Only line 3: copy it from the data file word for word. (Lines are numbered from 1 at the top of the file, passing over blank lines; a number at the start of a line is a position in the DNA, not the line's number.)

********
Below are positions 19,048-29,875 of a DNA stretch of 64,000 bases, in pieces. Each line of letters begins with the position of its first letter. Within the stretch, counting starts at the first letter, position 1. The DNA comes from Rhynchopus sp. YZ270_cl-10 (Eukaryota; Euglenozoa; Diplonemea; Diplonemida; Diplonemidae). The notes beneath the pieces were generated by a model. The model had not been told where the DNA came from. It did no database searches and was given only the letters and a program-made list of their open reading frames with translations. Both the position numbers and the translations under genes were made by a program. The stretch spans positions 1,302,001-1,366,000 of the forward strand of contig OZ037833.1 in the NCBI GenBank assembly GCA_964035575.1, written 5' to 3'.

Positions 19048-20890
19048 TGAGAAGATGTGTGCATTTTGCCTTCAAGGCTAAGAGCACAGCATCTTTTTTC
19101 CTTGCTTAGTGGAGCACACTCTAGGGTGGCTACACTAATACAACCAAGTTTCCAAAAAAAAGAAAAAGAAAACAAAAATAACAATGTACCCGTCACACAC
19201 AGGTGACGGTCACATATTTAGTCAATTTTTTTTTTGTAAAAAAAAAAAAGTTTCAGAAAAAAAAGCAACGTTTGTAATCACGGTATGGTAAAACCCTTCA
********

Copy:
19048 TGAGAAGATGTGTGCATTTTGCCTTCAAGGCTAAGAGCACAGCATCTTTTTTC